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Russia has ‘increasing difficulty waging a war in Ukraine’: Rice

Russia is finding it “increasingly difficult” to carry out its invasion of Ukraine, said Dan Rice, special adviser to Commander-in-Chief of the Ukrainian Armed Forces Valeriy Zaluzzhnyi.

Russian President Vladimir Putin launched the invasion of Ukraine on February 24, 2022, citing the need to “liberate” the separatist Donbass region and rid the Ukrainian government of Nazis, even though Ukrainian President Volodymyr Zelensky is Jewish.

While Putin hoped for a quick invasion, he was met with a stronger than expected response from the Ukrainian military. After five months of fighting, Russian gains have stalled and fighting remains concentrated in eastern Ukraine as the army has encountered several problems.

In an interview with Ukrinform published on Friday, Rice said invading Russia is likely to remain difficult for them, predicting that they will have “increasing difficulty waging war in Ukraine”.

Russia is finding it “increasingly difficult” to carry out its invasion of Ukraine, in part because of “immoral” and “undisciplined” troops, said Dan Rice, special adviser to Commander-in-Chief of the Ukrainian Armed Forces Valeriy Zaluzzhnyi. Above, a Russian soldier drives a military vehicle in Moscow on May 4, 2022.
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Rice praised Ukraine for doing a “great job” in its defense by attacking command and control, supply depots and concentrated troop formations.

“The Russian army’s logistics system requires centralized depots, due to the palletized way of logistics. This makes better targets for HIMARS or M777 precision-guided strikes,” he said, referring to the M142 high mobility artillery rocket systems produced in the United States. were credited with bolstering Ukraine’s defense efforts.

He said that Ukrainians receiving Army Tactical Missile Systems (ATACM) could further strengthen their army, thus making the invasion of Russia even more difficult as they would have “nowhere in Ukraine” to “hide neither their command and control systems nor their supply depots”.

‘Immoral’ Troops Hamper Russian Army, Rice Says

Russia’s weaknesses also stem from the fact that the leadership uses a Soviet model of top-down leadership, Rice said, explaining that the style of leadership used by the military makes it harder to bring about change on the battlefield.

He also criticized Russian troops as “undisciplined and immoral” and the leadership as having “no respect for innocent Ukrainian civilians”.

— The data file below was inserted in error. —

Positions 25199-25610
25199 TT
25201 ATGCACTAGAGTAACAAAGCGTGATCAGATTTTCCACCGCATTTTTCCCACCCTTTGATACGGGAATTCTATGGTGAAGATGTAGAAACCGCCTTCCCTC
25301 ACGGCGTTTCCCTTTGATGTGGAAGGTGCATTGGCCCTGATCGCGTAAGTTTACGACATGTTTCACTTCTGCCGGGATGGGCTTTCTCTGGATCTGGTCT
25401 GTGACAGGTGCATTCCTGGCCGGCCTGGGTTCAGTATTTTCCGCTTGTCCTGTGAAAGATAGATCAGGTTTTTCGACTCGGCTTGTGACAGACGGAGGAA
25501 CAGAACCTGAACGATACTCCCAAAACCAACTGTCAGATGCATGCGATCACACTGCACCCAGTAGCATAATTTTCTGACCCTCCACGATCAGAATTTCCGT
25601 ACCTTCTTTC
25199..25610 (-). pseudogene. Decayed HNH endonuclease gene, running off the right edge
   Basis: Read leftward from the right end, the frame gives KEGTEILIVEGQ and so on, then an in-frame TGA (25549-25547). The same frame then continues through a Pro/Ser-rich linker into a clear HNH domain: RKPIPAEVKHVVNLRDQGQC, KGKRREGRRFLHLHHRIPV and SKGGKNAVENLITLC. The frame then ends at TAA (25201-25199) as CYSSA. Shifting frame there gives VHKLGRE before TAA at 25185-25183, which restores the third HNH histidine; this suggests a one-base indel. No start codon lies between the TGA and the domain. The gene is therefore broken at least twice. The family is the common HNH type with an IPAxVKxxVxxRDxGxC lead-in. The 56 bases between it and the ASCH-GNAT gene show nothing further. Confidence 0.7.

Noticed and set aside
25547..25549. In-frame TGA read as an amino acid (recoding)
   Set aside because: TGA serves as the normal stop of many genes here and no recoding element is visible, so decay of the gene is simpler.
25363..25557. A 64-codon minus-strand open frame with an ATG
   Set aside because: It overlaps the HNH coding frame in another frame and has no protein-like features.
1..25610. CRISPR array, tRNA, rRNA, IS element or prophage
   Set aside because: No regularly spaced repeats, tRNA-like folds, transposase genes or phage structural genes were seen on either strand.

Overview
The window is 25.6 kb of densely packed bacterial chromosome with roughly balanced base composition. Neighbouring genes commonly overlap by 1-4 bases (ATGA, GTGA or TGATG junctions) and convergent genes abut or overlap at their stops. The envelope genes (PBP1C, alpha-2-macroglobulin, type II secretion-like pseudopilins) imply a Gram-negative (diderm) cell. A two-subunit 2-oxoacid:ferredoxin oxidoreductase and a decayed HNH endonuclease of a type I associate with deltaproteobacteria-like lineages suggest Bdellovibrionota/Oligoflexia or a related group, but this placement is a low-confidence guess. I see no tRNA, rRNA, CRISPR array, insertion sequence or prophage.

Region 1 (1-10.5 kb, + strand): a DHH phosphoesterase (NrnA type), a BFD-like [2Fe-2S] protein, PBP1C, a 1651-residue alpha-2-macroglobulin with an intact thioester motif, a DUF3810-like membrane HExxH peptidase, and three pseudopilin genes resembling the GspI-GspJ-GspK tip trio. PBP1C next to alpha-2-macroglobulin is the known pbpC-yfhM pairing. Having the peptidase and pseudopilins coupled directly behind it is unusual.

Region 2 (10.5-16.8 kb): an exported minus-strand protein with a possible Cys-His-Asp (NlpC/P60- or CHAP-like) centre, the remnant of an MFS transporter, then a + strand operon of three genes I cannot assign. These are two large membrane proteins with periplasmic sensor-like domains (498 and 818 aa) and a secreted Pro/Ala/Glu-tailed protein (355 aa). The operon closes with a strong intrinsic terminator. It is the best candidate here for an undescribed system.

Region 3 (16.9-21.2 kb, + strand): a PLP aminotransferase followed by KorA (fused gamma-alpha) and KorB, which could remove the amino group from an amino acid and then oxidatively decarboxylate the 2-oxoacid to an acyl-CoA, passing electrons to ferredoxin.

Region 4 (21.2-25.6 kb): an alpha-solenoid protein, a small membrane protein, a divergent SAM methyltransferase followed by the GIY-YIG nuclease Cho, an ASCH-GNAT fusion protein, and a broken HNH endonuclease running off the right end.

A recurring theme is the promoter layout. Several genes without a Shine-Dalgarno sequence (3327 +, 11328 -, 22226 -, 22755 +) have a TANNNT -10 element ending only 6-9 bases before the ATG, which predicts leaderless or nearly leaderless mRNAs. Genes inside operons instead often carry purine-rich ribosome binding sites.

“This weakness is exploited by Ukraine by targeting and killing Russian leaders. As the Russian military bogs down, generals and colonels have to go further and further to the front and are effectively targeted by the services intelligence agencies working with Ukrainian soldiers to kill Russian military command and control,” he said.

Meanwhile, he said Ukraine’s biggest weakness was that Russia had a much larger army with more weapons, but had “built up” its army since the beginning of the invasion, partly with weapons supplied by the United States and the West.

Rice is not the first military expert to suggest that Russian soldiers, who have been portrayed as inexperienced and suffering from low morale, were a reason for Russian failures. Some soldiers were reportedly sent to the front lines with little or no training, according to a July report from MediaZone. The Institute for the Study of War reported April 29 that military leaders have had to promote unqualified soldiers to leadership positions amid casualties, and that some soldiers are faking illnesses in order not to serve.

Others pointed to larger, more systemic problems in the Russian military. For example, US Lt. Gen. Scott Berrier, director of the Defense Intelligence Agency, told a hearing in May that weaknesses stemmed from a poor chain of command, resulting in the deaths of scores of generals.

Newsweek contacted the Russian Ministry of Defense for comments.


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